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Ten Word or Less Review : Throwing rocks at Stone.

The downward trajectory of Oliver Stone movies has been pretty obvious for the last decade.  The debacle of Alexander and the collective yawns heard from audiences who watched Wall Street 2, World Trade Center and W have saddled the one time king of energetic, provocative mainstream cinema with a reputation for being a tepid old hippy incapable of making anything audiences care to see.  Then the preview for Savages appeared and a glimmer of hope broke through the fog.  Maybe a sordid tale of drugs, violence and sex would inspire the great man to knock the rust off his gears and apply a little energy back into his cinematic life.  If that’s what you were hoping for throw those hopes aside.

If Savages proves anything it’s that Stone is still lost in a haze of meandering narrative.  It runs a grossly unnecessary 140 minutes and is crippled by not only an unwieldy and dragging pace, but three leads who make all the impression of a blank paper piece of paper pinned to a wall announcing nothing.  Blake Lively (Green Lantern), Aaron Taylor-Johnson (Kick-Ass) and 2012’s favorite whipping boy Taylor Kitsch (John Carter, Battleship) play off each other with the all energy of a pack of dead batteries.  Yes, their characters are supposed to be stoned but that’s no excuse to be boring.  Sturdy pros Benicio Del Toro and John Travolta would make fine fodder for a better movie somewhere else.  Though superior and far more tweaked than their leads might be, their satellite narratives drag things out to ridiculous levels.  Momentum killer, thy name is subplot.  And as if not content to have overloaded his movie with scores of tedious coming and going, Stone goes and tacks on one of the most chicken shit endings ever seen in a mainstream movie.  The gall it took to slap the audience in the face like this right as some nugget of respect may have been achieved is the last proof that I need to show that Stone has become a spineless filmmaker.  Bonnie and Clyde might as well have gotten up and yelled ‘Missed us!’ and drove off.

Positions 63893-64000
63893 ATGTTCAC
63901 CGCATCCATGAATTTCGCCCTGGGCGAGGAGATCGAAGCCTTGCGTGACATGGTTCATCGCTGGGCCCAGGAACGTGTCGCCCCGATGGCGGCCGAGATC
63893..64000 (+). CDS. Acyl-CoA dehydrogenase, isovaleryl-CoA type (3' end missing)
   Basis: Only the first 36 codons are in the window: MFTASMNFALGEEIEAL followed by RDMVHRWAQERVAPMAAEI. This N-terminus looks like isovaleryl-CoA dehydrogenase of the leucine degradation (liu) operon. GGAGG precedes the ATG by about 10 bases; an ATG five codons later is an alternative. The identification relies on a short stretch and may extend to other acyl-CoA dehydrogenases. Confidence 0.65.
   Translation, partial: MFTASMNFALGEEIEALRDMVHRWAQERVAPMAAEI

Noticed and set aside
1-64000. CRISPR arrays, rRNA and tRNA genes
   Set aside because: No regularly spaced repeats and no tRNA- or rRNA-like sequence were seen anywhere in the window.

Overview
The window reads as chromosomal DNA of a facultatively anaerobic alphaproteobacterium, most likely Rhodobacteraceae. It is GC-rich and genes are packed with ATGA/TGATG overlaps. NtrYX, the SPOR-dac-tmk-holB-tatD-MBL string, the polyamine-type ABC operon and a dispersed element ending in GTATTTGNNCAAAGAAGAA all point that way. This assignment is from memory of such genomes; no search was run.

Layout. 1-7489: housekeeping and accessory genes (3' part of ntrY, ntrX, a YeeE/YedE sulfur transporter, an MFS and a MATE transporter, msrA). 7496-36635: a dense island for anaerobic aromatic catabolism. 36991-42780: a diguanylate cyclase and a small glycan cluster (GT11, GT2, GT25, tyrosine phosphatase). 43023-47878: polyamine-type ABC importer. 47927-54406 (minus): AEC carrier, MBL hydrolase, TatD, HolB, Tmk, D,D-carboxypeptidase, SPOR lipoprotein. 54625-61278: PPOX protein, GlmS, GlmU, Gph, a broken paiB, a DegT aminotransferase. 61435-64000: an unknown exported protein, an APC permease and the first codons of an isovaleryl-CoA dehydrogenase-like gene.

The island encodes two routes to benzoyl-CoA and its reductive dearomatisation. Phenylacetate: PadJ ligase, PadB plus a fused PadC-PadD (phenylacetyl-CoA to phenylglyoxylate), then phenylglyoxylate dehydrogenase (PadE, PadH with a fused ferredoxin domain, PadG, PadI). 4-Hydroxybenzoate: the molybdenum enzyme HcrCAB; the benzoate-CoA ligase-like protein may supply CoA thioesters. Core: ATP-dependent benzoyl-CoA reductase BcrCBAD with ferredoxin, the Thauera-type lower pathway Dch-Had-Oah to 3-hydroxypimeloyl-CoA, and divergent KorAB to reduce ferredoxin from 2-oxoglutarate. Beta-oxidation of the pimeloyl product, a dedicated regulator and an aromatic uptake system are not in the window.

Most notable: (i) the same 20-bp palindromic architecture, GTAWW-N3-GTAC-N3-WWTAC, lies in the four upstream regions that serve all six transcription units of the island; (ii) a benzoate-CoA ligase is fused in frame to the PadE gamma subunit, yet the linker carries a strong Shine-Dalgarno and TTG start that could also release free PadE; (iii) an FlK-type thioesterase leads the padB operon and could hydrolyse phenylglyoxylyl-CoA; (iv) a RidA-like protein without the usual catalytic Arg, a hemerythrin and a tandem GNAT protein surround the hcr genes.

A thrilling romp of sex and violence needs to run 90 minutes, maybe 100.  True Romance ran two hours but that movie is the gold standard for a picture like this.  In the hands of a more youthful spirit with a bit more edge and something to prove, and better casting, Savages could have been the nasty, pulpy piece of B-movie schlock it so clearly was meant to be.  Poor Tony Scott could have delivered the appropriate sleaziness it needed in his sleep.  Instead we get a movie which lies on the ground like a corpse.  Stone has the defibrillator out, paddles at the ready yelling clear, trying to shock life into his creation, but no one’s told him his battery is dead.



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